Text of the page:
Business Professionals are on time and in style
First impressions can be everything. Upon first entering Deutsch & Deutsch located in the La Plaza mall, patrons are filled with awe at the pristine jewelry and elegant design of the store. Perhaps the most eye-catching are the variety of timepieces from brands such as Gucci, Tag Heuer, and of course, Rolex surrounding one from all sides. The atmosphere is intentional and due to an attention to detail, though the friendly staff are on hand to answer questions and ease away any intimidation. Aladar “Ito” Deutsch, a third generation owner, believes watches help contribute to how successful one can be.
The idea that watches are considered indicators of influence go back many years. Deutsch says he once read an article that stated the two most important things in a business meeting are your shoes and your watch. “It’s really funny because whenever you do go to meetings, when you’re talking to people, you always catch them looking at your watch,” he said. “And when you first walk into a room, you see them looking at your shoes. So, it’s true.”
For a young business professional entering the world of watches, aiming to make an impression, it may seem like an easy decision: get a watch. Time keeping ensures you’re not late to important meetings, so a watch’s basic functions are keeping honest minutes, hours, seconds, and date. Years ago, the decision was complicated by the digital option. In today’s plugged-in world, the novelty one might be tempted to reach for is the smart watch.
“The difference between the smart watches and the mechanical watches are that they’ve got little computer chips in them that function off a battery whereas a mechanical watch, especially the handmade, fine watches, actually have gears that are doing the same things that digital watches do,” explained Deutsch. This craftsmanship is what contributes to the price differential, and what distinguishes really fine timepieces. “I can wear a $30 Timex or a $10,000 Rolex – they both do the same thing, but one is battery operated and made of plastic while the other is handmade out of fine metals and exotic materials,” he elaborated.
But the basic time-keeping function of the watch could be overshadowed by the many other apps running on their wrists. Could it be distracting for kids, college students, and even business people to constantly be notified of emails, texts and events? Deutsch suggested that many people wear a mechanical watch in a professional setting and then switch to a sports watch or smart watch when they get home. He also believes that there is a certain basic level of functionality that all watches should adhere to and surpassing that level is then just extra measures for entertainment. “Smart watches are fun, but it’s like driving a smart car vs. a Ferrari,” he says. According to Deutsch, you know the difference. “They both accomplish the same goal. But with the mechanical watches, you can feel the refinement there.”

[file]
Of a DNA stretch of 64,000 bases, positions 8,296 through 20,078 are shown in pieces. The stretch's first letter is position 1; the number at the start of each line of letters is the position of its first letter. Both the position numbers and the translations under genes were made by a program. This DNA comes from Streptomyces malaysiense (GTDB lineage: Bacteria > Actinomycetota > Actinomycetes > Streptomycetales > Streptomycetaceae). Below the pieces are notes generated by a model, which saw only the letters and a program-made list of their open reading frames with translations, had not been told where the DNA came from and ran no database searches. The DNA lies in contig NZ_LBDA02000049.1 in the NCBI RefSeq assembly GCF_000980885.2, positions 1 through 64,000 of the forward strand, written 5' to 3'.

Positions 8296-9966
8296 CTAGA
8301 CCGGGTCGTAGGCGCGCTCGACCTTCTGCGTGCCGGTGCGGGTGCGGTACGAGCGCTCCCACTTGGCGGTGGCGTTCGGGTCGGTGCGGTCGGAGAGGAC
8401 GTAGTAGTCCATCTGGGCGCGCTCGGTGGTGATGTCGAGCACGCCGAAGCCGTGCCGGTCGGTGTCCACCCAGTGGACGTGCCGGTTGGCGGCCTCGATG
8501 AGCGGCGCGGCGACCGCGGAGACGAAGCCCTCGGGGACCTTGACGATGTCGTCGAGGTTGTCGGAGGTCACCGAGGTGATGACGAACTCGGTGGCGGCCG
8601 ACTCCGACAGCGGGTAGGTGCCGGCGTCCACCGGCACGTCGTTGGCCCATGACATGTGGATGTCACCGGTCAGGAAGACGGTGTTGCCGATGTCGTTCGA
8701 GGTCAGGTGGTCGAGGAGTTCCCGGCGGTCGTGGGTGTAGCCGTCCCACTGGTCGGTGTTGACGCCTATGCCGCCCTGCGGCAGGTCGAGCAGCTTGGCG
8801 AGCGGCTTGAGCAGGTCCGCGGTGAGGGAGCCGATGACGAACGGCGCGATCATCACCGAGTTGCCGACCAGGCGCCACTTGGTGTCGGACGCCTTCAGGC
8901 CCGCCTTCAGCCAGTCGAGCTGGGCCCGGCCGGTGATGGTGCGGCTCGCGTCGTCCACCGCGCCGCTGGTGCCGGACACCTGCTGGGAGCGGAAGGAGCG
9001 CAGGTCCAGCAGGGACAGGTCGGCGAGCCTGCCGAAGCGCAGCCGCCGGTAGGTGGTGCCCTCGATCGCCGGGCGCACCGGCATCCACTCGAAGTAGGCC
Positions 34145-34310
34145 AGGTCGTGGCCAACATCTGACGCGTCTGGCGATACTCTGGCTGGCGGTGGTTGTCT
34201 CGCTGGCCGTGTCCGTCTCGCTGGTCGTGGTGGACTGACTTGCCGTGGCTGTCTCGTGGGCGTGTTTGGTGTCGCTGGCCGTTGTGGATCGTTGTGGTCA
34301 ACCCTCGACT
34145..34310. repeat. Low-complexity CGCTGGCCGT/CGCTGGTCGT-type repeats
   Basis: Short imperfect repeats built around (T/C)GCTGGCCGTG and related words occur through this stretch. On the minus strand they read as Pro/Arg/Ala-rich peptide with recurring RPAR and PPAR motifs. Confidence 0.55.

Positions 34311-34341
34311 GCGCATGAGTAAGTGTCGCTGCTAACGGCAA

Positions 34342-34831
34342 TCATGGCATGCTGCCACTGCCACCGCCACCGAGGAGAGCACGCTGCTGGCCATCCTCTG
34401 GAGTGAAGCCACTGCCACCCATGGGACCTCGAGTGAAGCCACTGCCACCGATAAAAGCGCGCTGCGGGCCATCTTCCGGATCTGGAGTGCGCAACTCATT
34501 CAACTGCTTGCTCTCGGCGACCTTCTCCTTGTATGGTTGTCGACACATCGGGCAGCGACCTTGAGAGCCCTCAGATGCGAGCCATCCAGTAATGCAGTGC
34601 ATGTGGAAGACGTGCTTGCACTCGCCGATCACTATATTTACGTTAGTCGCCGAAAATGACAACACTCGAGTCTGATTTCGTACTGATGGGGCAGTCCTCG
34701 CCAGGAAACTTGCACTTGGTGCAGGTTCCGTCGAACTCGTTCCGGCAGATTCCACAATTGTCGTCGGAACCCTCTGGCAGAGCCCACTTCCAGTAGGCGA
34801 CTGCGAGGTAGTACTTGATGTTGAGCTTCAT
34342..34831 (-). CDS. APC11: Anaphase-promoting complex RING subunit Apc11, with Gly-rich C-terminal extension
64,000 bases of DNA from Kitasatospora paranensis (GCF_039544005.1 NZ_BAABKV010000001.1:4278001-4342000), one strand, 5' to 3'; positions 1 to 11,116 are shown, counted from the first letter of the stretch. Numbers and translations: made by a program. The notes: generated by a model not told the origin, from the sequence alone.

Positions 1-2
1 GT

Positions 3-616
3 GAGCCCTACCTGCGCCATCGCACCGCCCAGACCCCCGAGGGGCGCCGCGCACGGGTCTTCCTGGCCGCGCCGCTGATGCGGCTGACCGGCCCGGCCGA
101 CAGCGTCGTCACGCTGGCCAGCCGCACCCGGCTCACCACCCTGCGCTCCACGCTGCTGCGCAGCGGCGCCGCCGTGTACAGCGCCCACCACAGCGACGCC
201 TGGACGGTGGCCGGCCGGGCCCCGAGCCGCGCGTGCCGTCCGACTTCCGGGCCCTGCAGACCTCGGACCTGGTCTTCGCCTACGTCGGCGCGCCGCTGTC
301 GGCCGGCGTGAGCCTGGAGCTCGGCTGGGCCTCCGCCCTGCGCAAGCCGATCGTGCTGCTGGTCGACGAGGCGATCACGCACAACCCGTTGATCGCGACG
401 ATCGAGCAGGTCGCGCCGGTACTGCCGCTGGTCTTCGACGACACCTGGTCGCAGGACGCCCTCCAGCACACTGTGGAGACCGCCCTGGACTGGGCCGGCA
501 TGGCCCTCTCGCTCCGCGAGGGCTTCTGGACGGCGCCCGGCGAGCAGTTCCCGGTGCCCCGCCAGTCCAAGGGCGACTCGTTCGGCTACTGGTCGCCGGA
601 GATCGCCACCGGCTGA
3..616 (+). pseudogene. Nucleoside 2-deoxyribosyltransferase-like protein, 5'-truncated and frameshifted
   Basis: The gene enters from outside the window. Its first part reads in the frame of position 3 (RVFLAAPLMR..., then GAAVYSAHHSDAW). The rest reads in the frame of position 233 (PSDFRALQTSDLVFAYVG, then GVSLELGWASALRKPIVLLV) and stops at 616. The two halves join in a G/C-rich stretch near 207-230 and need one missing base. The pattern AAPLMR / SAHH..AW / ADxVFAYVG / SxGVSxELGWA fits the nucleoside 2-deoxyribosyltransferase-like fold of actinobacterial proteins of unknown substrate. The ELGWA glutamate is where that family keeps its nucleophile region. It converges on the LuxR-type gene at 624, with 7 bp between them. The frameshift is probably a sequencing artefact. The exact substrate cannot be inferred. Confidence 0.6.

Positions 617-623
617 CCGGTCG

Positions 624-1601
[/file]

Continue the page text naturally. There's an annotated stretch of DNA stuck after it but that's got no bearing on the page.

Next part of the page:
So mechanical is the way to go – but the watch-selection decision could be more involved than that. Deutsch says that a watch is appropriate in any situation, but the situation may alter the propriety of the particular watch. In the work environment, the material of the band which touches the wrist can be an important factor. There are three popular materials for watch bands: metal, rubber, and leather. “If there’s going to be a lot of water or sweat involved, a steel or rubber band is best, whereas a profession that requires sitting at a desk most of the day could really get away with any high end timepiece,” Deutsch explains. Since watches have slowly been growing in size, the most aesthetically important part is the dial (or face) of the watch. This is the place often looked at first.
It may not seem like it, but color of the metals matters too. Although yellow gold and white have previously been top sellers, rose gold is now in high demand. In fact, some companies have even started investing more in this color than traditional colors. Deutsch believes color coordination, once something women were known to do, is now becoming popular among men’s watches because it adds to a sleek and professional look.
“I get customers who want to wear watches that match their wedding band or a bracelet. So, if they’re wearing rose gold, everything is rose gold. People coordinate. You’re starting to see men do that,” he says.
The truth is, the technology and trends of today will ultimately become obsolete but sixty years from now, Deutsch sees watches retaining their value. The tradition of passing watches along to family members is important to Deutsch. “I’ve got my grandfather’s watch that he wore and he gave it to my dad and now my dad has given it to me. It’s a third generation and looks brand new. Nice watches will last you forever and you can always pass them down.” Tag Heuer seems to have the right idea; they recently came out with the first ever luxury smart watch. When asked about how they justified the $1,500 asking price, they said that when the technology is outdated, they will replace the inside of the watch, making it mechanical.
It may be tough to decide the appropriate age to start wearing an expensive watch because it can be broken or lost, but no matter what kind of watch, they will always be useful in school, daily life, and especially in a professional environment. “When you put a nice watch on your wrist, there’s nothing better,” Deutsch says.